Friday, November 9, 2018

Surreal Estate by Jesi Lea Ryan - Blog Tour with Author Guest Post and Giveaway

About Surreal Estate
Sasha Michaels is a psychic with an affinity for houses. And he’s homeless. Go figure. After months of sleeping rough, he stumbles upon an abandoned house, and the lonely place beckons him inside. He’s finally safe . . . until someone comes blundering in to his hideaway.
House-flipper Nick Cooper lost everything in the recession. Desperate to revive his business, he turns to a loan shark to fund his comeback project: flipping an abandoned house full of potential. But it turns out the house has an unexpected occupant.
Nick and Sasha make a deal: Sasha can stay in exchange for helping with the renovation. To both of their surprise, the closer they get to the loan shark’s due date, the stronger their feelings for each other grow. Problem is, Nick isn’t the only one with feelings for Sasha, and now the house doesn’t want to let Sasha go.

Why I write about addiction

Readers of my work will spot a recurring theme – parents with drug additions.
In my new book, Surreal Estate, I continue this theme with Sasha’s mother. One of the reasons I write about the children of addicts is because there are so many people out there today going through similar issues in their families. It is estimated that in the U.S., over 1.2 million people are addicted to meth amphetamine and 28.6 million are addicted to opioids such as prescription pills and heroin. All those sufferers have people in their lives who care about them – parents, partners, friends, and children. A good number of my readers probably care about someone with an addiction, so hopefully they will relate to Sasha and his conflicting feelings about his mother. The other reason I write about children of addicts is, well, I’m one of them.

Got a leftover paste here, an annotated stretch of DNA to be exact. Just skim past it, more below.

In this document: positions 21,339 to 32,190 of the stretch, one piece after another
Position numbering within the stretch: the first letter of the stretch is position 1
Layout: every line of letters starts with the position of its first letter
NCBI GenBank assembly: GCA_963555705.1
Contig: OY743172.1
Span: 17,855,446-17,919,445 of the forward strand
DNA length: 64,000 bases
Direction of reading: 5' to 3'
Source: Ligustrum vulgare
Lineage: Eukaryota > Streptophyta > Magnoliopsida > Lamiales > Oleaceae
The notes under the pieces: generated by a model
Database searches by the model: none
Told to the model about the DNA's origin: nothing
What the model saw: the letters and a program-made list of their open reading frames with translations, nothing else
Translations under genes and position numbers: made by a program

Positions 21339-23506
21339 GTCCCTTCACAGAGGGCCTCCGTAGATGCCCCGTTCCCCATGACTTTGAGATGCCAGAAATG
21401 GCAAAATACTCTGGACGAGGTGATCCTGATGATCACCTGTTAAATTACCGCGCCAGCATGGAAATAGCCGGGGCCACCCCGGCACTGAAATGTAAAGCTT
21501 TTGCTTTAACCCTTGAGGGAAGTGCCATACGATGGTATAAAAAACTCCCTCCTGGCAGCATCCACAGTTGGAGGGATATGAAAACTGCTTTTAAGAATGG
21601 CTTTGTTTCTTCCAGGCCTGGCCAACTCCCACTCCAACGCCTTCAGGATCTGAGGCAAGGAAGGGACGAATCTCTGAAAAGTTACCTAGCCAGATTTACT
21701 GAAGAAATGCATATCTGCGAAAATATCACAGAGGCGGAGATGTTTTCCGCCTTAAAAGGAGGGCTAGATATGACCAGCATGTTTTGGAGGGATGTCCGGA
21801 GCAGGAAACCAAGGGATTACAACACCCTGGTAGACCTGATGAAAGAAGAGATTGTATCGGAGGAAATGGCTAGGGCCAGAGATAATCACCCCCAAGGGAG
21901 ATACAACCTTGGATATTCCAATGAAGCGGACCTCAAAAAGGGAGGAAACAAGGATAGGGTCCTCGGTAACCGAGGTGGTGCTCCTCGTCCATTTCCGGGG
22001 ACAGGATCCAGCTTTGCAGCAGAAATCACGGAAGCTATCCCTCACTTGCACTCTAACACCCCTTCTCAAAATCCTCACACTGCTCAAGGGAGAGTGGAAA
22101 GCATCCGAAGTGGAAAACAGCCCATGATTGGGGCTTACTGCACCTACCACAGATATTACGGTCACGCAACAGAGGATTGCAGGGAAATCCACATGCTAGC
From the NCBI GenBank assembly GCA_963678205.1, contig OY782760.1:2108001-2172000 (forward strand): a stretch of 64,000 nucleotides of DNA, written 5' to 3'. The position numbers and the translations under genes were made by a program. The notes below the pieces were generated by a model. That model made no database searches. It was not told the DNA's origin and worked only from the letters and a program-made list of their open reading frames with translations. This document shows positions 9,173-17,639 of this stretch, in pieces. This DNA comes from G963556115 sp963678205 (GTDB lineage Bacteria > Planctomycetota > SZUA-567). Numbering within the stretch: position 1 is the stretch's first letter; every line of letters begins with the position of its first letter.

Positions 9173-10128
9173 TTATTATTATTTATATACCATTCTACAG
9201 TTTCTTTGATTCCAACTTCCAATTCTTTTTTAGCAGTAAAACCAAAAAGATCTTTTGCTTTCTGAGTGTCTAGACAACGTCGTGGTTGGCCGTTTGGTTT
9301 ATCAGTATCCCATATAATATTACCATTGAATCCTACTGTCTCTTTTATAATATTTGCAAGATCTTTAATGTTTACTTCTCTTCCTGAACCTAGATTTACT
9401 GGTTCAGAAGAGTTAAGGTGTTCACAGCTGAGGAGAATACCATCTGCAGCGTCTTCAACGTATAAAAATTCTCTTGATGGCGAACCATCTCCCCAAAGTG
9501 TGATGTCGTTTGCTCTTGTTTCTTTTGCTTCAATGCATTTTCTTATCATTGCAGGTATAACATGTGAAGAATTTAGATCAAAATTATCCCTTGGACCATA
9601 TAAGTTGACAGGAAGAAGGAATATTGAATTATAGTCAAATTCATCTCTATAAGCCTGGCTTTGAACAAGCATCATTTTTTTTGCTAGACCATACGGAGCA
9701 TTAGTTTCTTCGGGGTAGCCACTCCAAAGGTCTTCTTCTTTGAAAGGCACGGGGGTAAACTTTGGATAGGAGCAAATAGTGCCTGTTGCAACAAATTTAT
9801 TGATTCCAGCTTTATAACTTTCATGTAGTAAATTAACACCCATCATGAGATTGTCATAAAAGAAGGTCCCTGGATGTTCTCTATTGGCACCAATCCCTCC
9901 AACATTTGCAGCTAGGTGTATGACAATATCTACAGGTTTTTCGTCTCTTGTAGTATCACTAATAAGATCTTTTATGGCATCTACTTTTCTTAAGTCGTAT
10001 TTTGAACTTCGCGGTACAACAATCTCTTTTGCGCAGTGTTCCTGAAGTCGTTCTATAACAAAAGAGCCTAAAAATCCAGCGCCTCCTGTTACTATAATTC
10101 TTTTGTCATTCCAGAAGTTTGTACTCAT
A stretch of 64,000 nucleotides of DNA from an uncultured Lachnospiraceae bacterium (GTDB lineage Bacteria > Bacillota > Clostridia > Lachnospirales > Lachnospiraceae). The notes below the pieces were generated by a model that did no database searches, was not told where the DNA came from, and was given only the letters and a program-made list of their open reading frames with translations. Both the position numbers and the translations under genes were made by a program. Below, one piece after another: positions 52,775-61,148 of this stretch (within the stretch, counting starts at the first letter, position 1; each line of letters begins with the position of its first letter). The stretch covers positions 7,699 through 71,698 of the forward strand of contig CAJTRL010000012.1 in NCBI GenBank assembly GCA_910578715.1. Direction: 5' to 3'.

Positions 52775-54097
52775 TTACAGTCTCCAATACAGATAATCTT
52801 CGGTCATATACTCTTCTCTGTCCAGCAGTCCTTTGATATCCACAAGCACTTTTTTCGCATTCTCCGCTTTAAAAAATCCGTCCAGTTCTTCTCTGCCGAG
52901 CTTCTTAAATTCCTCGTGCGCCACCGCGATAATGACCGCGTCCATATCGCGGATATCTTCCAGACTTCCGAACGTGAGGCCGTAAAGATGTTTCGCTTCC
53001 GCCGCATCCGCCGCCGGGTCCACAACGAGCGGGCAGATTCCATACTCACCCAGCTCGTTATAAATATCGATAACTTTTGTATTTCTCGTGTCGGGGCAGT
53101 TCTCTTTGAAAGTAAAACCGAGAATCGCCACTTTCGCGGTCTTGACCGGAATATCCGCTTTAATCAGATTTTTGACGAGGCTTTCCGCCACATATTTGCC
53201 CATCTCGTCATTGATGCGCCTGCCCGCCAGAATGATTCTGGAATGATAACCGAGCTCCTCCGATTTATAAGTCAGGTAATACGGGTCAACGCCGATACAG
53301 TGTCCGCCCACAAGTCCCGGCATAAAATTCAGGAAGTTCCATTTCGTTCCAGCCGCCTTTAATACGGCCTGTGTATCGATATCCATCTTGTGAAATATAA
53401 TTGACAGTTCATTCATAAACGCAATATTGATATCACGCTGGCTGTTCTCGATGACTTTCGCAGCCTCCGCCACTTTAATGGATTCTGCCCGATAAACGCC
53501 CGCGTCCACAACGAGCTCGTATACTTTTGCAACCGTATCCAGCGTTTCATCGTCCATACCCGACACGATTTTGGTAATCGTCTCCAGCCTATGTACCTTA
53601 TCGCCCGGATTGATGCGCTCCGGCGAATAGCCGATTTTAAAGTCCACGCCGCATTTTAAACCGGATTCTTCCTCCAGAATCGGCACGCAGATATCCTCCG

Unlike Sasha, I didn’t grow up with hard drugs in the house. There was weed around, but I barely consider that a drug. My parents were hippies, and we were poor, so marijuana was one of those occasional indulgences they had when they could scrape a few dollars together. It was never a problem for them, and they never hid it from me. It just was.
At ten-years-old, my dad split, and I didn’t hear from him for six years. This was back before Internet and email. When his move from Iowa to Utah might as well have been a trip to Mars as far as I was concerned. I was sixteen when he showed back up on our doorstep, new girlfriend and toddler in tow. But that wasn’t all he brought with him. He had a monkey on his back called crystal meth.
As far and being a child of an addict goes, I’ve had it easy. I’ve never had to live with my addicted parent, so that has shielded me from the worst of the day-to-day problems. I’ve never had to call 911 while my father overdosed on the bathroom floor. I’ve never had to watch my father debase himself in desperation for just one more hit. However, I have had to alter my relationship expectations to allow for dishonesty and unreliability. I had to sit with my father in the hospital for four days, holding his hand as he detoxed only for him to go back to the drug a few days later. I have had many, many calls from my aunt and cousins informing me that my father was in the hospital and not expected to live through the night. (Spoiler: So far, he has always found some way to pull through.)